Hans Berliner, chess master and programmer, dies at 87

by Frederic Friedel
1/18/2017 – He learned chess at the age of 13, and the game became a preoccupation and obsession. Hans Berliner played for the US Olympiad team and four times in the US Championship. He later graduated in computer science and became a professor at the Carnegie Mellon University. There he pioneered hardware programming and built the first machine that exceeded 2400 Elo points. Last Friday he passed away in his retirement home in Florida. Hans Berliner is also remembered for what many have called the greatest chess game ever played.

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Hans Berliner, 1929 – 2017

Hans Berliner, born on January 27, 1929, in Berlin, Germany. At eight his family moved to America to escape Nazi persecution. Hans learned chess at age 13, and the game quickly became his main preoccupation. He was described by Carlos Fuentes as "an extremely brilliant boy, with a brilliant mathematical mind". He was talented at all aspects of chess, and as a teenager gave a blindfold simultaneous exhibition at the Washington Chess Divan, winning all six games against top local players. In 1949 he became a Master, in 1953 the New York State Champion, and in 1956 the winner of the Eastern States Open, ahead of William Lombardy, Nicolas Rossolimo and Bobby Fischer (at age 13).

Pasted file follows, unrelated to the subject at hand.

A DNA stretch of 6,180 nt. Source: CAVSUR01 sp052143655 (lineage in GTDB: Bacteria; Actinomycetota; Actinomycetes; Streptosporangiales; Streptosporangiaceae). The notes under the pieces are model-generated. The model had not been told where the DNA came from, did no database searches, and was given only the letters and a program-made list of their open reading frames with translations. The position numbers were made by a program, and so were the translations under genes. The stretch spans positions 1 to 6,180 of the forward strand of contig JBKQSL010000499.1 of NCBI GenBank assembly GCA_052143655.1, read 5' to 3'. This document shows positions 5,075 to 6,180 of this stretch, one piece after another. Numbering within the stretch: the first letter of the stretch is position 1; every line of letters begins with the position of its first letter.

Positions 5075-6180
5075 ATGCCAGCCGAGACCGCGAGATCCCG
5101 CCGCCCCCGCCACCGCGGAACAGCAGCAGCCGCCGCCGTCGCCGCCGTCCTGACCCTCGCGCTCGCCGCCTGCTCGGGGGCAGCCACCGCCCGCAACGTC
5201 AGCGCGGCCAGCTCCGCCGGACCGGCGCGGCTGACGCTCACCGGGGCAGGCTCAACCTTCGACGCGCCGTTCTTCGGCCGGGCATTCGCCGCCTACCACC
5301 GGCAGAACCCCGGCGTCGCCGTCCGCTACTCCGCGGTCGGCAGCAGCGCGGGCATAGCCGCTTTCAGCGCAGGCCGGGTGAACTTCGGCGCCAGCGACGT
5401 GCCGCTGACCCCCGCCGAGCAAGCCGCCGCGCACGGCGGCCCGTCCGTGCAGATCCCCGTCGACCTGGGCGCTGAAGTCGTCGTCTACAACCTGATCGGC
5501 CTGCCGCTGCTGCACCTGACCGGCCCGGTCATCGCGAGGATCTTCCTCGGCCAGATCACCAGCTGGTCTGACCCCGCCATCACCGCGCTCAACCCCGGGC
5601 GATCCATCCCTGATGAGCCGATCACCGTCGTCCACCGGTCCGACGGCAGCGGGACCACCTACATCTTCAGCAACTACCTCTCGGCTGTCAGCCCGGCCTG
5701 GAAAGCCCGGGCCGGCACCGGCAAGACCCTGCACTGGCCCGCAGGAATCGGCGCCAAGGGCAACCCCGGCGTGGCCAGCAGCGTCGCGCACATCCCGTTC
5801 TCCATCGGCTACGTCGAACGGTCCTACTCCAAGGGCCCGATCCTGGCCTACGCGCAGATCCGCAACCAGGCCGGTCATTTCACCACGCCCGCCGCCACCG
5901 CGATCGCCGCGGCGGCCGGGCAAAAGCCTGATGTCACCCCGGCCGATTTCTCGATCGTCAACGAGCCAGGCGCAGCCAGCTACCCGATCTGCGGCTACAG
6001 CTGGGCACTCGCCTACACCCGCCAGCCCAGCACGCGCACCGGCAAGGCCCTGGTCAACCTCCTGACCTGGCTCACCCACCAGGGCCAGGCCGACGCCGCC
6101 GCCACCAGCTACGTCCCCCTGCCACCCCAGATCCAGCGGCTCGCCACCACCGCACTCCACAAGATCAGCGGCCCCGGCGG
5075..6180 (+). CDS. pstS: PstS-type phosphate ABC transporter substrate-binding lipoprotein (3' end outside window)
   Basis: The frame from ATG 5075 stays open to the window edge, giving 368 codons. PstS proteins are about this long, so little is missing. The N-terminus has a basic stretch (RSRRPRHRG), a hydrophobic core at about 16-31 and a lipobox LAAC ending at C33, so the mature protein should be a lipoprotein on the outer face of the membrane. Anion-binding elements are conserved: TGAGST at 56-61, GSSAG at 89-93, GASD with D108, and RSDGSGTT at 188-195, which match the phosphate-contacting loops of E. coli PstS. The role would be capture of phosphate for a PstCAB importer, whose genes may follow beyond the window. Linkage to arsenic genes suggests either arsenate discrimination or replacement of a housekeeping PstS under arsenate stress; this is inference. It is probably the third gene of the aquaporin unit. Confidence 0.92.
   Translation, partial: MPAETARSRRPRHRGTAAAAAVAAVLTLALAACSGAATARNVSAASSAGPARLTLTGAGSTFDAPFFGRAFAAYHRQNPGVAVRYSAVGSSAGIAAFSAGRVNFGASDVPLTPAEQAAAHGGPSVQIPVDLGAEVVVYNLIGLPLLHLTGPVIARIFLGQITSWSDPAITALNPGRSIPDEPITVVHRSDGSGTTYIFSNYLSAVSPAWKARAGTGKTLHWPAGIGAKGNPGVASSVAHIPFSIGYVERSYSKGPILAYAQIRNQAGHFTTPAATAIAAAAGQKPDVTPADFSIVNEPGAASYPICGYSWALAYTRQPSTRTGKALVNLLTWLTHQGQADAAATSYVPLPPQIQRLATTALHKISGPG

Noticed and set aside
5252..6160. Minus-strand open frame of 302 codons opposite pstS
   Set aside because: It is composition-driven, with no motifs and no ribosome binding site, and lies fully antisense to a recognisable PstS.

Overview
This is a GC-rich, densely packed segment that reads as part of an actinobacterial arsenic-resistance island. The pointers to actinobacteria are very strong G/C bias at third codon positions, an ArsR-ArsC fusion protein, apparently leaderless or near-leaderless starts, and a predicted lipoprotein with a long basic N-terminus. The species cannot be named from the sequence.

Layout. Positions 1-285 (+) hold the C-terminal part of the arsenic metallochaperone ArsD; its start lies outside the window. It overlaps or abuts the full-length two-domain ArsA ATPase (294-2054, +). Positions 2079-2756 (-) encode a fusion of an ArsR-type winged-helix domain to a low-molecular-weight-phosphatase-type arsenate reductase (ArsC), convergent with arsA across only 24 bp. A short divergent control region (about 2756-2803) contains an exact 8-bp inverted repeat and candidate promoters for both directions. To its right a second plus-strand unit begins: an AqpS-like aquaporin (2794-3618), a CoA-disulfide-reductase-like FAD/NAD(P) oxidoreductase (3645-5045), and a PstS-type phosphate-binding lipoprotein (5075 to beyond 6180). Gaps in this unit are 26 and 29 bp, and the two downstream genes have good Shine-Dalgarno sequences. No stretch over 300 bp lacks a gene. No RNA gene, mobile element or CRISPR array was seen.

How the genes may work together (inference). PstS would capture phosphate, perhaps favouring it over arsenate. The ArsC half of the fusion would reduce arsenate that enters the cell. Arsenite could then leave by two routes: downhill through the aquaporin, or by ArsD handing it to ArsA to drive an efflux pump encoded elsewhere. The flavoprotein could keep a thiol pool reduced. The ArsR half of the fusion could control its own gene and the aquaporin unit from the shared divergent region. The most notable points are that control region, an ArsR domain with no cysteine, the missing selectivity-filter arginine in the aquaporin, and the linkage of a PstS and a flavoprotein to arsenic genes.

In 1952 Berliner played for the US at the Helsinki Olympiad, and then in the US Championship four times. In 1954 he scored 6½/13 to tie 8–9th places, and the last three times Fischer won the tournament. Mega Database has 79 games by Berliner, against Fine, R. Byrne, Evans, Bisguier, Lombardy, Mednis, Denker, Reshevsky, Rossolimo and four against Fischer (who defeated him 3½:½).

Berliner returned to school in 1969 and graduated in 1974 with a thesis entitled "Chess as Problem Solving: The Development of a Tactics Analyzer." He went on to become a Professor of Computer Science at Carnegie Mellon University. He was an International Master in over-the-board chess, and grandmaster of Correspondence Chess. From 1965-1968 he was the World Correspondence Chess Champion. He died on Friday in Riviera Beach, Florida, at the age of 87. His death was confirmed by Carl Ebeling, a former student who retired in 2012 as a computer science professor at the University of Washington.

An excellent eulogy of Hans Berliner appeared in the Monday edition of the New York Times, written by ever vigilant chess correspondent Dylan Loeb McClain.